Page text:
On Tuesday, January 1, 2008 at the Pittsford Barnes & Noble, the R-Spec group features a discussion of foreign fiction. This is admittedly more low-tech than most things I post here, but it should be a very interesting evening.
Join us as Ruhan Zhao, Gabriel Prajitura and David Pascal discuss science fiction in China, Romania, and the former Soviet Union. Nancy Kress will most likely be on hand, too, and we look forward to hearing about her perspective on science fiction in China following the convention she attended last summer.
The meeting is free and open to the public, and begins at 7 pm at Barnes & Noble in Pittsford Plaza.
I went to the Apple store a few days ago and was blown away by the user experience. The staff is knowledgeable and approachable, and once they’ve thoroughly answered your questions and you’re ready to make a purchase, they simply pull out their handheld device, scan the products, scan your card, and send you happily on your way. No need to stand in long pre-Christmas lines. This is cool for two reasons: it makes the buyer’s life easier, but it also clinches the sale immediately. Standing in a long line gives the buyer the opportunity to second guess whether or not they really want to drop a couple hundred dollars. Immediate purchase ensures the credit card is scanned while the buyer is still in the warm glow of an enthusiastic, helpful salesperson.
But they’re not salespeople. They’re Geniuses. They work at a Genius Bar, not a customer service desk. A genius inspires confidence in a way that a salesperson cannot. And a “bar” suggests an openness that a “desk” does not. Putting those two words together was a brilliant idea. “Yes, we’re geniuses. But we’re not intimidating. C’mon over to the bar and let’s chat.” It gives a sense of getting a useful explanation of a complicated subject, while chatting with a friend over a latte. A little bit of genius rubs off and you walk away feeling good about technology that you previously didn’t understand.
Oh, and if you happen to be paying by check or cash and have to stand in line, they have a way cool way to pass the time. The screens (which are extremely readable) behind the Genius Bar give you changing information to read while you wait. A glossary defines terms (bandwidth came up while I was there), there are quick how-to snippets for your Apple products, and random interesting facts.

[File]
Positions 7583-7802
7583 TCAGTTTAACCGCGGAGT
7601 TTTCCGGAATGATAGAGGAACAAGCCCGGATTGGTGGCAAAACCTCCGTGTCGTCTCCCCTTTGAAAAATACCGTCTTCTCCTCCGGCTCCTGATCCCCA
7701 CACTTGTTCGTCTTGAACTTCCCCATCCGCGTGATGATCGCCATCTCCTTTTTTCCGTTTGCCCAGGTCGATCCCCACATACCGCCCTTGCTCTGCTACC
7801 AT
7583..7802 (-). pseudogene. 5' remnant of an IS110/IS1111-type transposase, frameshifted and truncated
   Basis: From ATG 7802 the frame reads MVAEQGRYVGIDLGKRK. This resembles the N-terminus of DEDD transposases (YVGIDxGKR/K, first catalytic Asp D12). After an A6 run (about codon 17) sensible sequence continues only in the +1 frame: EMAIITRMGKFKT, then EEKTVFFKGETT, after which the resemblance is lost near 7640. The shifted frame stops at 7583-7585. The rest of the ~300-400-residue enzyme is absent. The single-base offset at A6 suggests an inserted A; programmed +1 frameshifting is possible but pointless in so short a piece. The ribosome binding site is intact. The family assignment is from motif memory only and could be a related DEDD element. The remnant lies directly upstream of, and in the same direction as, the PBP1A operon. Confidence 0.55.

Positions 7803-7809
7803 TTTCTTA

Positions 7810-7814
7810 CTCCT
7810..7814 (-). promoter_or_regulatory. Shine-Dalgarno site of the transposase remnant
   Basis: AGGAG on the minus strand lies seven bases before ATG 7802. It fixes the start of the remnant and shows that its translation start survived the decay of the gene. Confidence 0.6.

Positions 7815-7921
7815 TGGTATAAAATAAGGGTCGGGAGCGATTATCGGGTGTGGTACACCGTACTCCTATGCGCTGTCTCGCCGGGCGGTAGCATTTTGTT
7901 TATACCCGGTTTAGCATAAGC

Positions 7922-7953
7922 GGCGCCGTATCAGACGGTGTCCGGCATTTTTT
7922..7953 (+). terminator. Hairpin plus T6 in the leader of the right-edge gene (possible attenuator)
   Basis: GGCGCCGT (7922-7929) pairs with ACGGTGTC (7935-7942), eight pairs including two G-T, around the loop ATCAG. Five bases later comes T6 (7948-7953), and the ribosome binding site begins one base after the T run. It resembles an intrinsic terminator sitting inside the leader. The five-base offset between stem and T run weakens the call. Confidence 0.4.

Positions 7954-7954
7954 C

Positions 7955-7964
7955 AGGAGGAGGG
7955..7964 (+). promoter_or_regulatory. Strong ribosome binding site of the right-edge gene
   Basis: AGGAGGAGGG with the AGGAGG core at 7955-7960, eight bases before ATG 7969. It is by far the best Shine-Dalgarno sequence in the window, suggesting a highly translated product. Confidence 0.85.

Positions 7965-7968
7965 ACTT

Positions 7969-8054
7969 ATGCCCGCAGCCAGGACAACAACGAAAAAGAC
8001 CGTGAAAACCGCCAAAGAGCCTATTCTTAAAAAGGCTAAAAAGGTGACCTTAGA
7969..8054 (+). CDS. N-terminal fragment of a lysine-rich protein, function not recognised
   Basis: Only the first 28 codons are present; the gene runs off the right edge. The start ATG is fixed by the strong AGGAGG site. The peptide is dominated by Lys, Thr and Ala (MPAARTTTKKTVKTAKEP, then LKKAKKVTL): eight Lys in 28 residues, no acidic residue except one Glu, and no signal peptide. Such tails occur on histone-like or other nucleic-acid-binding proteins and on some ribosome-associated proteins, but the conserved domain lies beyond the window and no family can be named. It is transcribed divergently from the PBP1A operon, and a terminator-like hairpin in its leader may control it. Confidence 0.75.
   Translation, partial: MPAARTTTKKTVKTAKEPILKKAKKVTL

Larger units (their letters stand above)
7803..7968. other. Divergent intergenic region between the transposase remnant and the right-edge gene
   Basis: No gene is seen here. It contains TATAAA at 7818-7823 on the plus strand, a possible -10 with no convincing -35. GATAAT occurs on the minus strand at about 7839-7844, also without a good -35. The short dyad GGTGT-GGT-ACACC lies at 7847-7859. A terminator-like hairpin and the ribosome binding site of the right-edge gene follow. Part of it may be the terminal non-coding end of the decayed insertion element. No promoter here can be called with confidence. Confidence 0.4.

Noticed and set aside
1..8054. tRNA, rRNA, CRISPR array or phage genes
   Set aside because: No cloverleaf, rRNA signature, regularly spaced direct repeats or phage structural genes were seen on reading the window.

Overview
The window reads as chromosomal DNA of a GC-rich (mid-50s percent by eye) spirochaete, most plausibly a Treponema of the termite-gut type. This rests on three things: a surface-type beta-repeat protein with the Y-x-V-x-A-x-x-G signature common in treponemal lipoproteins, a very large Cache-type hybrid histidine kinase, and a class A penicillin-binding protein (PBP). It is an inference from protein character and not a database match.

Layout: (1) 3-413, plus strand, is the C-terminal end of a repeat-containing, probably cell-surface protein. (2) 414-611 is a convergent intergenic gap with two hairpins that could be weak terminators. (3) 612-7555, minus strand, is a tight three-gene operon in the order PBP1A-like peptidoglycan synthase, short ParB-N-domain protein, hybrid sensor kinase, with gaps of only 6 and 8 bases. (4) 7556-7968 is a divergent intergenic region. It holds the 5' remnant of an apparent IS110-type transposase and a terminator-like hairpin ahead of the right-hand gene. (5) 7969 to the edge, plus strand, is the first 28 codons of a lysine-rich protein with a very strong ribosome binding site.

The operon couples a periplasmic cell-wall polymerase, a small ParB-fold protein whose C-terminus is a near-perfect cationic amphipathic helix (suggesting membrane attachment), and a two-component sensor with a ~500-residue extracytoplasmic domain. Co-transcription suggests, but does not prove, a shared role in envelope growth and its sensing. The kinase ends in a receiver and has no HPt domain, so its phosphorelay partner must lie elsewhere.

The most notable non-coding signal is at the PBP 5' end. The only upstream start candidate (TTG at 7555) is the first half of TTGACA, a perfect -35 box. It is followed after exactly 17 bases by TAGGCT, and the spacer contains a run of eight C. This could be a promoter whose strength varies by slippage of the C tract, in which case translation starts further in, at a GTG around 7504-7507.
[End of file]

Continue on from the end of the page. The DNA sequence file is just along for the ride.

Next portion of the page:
In the Christmas Eve hecticity of mall shopping, I found this to be a soothing little oasis.
It also led me to wonder about the “Reference Desk” moniker. Can’t that be renamed to reflect it’s purpose as THE place to go for information provided by friendly, approachable, knowledgeable people?
How cool is this?
CNN has audio slideshows of kids reviewing kids’ books. This would be a nice feature on any library website — not just for kids, but for all age levels. People would eat this right up.
On Tuesday, December 4th Dana Paxson and I will be giving a presentation for the Rochester Speculative Literature Writers Association on the future of fiction. We will be discussing emerging technology and it’s impact on writers. Dana will demonstrate his Electronic Literary Macrame, I will give a tour of Second Life, and we will both discuss how writers can take advantage of social networking tools to promote their writing.
R-Spec meets the first Tuesday of every month at Barnes & Noble in Pittsford Plaza, in Pittsford, New York at 7 pm. Meetings are free and open to the public. Anyone with an interest in speculative fiction is welcome to join us.